Scientists Discover New Recycling Process To Create BPA-Free Plastics

Tuesday, Jun 28, 2016

According to the American Chemical Society, we use more than 2.7 million tons of plastics (polycarbonates) to make things you use every day: baby bottles, CDs, LED screens, eyeglass lenses and smartphones. Over time those plastics decompose and leach a industrial toxic chemical called bisphenol (BPA) into the environment.

Researchers from IBM Research’s Almaden lab in San Jose, California announced they created a new, one-step chemical process that converts these BPA plastics into plastics that can be used for water purification, fiber optics and medical devices.

Gavin O. Jones, Ph.D., research staff member, IBM Research – Almaden Lab, said the new one-step process opens the door to a new way of recycling to improve how this substance impacts the world’s health and environment.

IBM IBM -2.11%IBM researchers heated old CDS with a base of fluoride reactant similar to baking powder to create a new plastic which created a new substance like powder that had more temperature and chemical resistance that the original substance. When the powder is turned into new plastic forms, its strength prevents the decomposition process that causes BPA leaching.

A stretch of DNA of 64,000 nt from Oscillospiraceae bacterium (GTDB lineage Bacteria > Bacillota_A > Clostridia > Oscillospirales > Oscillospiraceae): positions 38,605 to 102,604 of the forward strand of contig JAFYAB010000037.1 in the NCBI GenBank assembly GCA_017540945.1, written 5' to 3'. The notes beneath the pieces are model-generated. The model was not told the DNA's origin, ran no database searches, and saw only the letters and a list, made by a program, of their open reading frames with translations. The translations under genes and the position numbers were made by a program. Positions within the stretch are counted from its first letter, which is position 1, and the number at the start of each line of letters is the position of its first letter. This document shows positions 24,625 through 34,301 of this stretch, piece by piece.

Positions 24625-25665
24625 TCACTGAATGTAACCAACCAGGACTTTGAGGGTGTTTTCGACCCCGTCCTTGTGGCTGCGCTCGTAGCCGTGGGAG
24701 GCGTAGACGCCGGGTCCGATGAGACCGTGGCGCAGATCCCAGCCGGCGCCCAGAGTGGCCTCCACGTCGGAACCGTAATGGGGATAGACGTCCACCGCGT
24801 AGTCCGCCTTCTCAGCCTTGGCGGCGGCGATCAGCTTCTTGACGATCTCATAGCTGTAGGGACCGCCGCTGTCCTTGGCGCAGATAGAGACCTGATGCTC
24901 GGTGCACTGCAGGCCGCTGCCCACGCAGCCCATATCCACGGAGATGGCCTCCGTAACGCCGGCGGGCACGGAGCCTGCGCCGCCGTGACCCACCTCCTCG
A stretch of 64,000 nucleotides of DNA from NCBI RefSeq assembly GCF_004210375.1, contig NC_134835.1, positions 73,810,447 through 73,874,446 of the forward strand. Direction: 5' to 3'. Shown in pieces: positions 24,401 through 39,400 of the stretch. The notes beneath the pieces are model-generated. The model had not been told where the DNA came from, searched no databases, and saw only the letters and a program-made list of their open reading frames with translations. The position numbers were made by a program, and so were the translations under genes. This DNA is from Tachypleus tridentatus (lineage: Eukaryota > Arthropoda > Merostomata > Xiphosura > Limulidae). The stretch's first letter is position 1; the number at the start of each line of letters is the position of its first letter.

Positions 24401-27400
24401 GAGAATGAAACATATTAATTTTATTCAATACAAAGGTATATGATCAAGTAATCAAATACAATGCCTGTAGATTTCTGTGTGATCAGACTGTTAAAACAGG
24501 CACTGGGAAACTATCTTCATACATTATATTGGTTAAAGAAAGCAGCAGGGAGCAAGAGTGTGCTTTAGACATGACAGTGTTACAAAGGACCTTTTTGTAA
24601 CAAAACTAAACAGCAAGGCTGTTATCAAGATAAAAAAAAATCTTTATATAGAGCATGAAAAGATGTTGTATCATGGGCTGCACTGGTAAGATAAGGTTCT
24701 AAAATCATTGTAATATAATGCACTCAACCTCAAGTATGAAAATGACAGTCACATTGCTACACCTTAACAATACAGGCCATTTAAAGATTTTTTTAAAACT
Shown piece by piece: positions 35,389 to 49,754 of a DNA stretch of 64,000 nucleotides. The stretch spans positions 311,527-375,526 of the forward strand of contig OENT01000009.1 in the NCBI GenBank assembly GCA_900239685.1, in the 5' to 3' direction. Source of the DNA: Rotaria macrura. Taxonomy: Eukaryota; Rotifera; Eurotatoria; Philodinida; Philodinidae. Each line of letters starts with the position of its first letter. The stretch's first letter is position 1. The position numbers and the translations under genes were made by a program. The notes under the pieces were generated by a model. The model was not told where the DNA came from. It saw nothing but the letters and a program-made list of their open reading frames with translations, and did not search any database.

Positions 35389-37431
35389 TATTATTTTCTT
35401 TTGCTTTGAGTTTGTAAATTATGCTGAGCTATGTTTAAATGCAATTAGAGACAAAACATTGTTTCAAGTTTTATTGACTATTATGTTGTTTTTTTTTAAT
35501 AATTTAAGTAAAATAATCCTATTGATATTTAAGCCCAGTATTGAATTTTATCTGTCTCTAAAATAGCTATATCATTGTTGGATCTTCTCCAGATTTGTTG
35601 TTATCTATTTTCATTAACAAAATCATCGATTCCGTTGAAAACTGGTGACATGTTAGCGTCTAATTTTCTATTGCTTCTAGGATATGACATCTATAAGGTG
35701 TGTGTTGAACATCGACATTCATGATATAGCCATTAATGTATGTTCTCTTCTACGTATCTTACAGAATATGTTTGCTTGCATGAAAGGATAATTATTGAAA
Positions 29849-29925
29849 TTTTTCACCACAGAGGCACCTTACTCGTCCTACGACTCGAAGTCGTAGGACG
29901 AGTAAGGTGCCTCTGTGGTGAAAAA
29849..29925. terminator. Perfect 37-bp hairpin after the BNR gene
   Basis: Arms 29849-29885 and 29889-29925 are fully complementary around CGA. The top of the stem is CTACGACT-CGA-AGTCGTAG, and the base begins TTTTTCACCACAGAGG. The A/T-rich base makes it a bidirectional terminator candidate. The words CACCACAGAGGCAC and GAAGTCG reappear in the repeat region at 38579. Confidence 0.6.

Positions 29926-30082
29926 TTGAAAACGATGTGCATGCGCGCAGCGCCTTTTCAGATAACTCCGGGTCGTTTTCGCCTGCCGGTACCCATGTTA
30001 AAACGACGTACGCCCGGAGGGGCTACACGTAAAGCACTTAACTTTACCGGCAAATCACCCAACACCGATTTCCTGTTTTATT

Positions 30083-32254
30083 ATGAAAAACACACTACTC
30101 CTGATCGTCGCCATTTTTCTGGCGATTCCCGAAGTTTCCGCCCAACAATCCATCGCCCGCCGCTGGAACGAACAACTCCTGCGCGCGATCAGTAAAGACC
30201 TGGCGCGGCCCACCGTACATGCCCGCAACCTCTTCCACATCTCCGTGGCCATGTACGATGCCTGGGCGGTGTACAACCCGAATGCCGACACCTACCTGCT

“While preventing these plastics from entering landfills, we simultaneously recycle the substance into a new type of plastic — safe and strong enough for purifying our water and producing medical equipment,” said Jeanette Garcia, Ph. D., research staff member, IBM Research – Almaden Lab. “It’s an environmental win on many fronts.”


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